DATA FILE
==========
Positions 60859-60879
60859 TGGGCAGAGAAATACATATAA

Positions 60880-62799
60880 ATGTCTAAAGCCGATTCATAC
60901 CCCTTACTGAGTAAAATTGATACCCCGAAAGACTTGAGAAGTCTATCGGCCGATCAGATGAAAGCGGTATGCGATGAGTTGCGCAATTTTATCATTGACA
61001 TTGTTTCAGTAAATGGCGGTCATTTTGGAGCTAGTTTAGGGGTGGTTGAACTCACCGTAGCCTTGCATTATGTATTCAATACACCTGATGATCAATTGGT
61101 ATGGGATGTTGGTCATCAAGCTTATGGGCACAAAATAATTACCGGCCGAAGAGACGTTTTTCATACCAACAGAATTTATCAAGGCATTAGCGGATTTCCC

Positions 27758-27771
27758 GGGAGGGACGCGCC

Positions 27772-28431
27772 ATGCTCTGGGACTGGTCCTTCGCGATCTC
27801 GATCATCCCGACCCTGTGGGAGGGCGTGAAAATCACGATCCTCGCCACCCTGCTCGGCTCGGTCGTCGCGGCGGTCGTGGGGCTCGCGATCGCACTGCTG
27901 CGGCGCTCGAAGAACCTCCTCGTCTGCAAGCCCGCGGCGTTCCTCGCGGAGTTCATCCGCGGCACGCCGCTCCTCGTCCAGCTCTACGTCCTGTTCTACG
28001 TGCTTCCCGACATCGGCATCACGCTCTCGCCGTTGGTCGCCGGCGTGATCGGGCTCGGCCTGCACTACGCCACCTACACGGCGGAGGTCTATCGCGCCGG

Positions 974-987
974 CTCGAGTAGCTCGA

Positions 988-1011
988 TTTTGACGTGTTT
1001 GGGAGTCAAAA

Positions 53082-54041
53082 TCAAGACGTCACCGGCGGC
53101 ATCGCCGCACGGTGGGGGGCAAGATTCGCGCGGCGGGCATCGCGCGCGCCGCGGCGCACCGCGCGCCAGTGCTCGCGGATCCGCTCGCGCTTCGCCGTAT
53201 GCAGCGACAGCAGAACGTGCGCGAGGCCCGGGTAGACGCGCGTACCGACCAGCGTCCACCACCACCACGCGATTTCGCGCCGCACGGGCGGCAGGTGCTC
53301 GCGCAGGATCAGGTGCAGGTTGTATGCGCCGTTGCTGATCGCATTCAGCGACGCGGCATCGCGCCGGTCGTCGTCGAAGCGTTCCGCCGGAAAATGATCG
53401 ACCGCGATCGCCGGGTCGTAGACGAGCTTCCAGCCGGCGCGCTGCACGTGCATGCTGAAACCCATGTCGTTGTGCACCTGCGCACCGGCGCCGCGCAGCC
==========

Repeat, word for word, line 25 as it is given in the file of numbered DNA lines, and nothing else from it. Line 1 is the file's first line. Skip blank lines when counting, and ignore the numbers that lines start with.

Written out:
53401 ACCGCGATCGCCGGGTCGTAGACGAGCTTCCAGCCGGCGCGCTGCACGTGCATGCTGAAACCCATGTCGTTGTGCACCTGCGCACCGGCGCCGCGCAGCC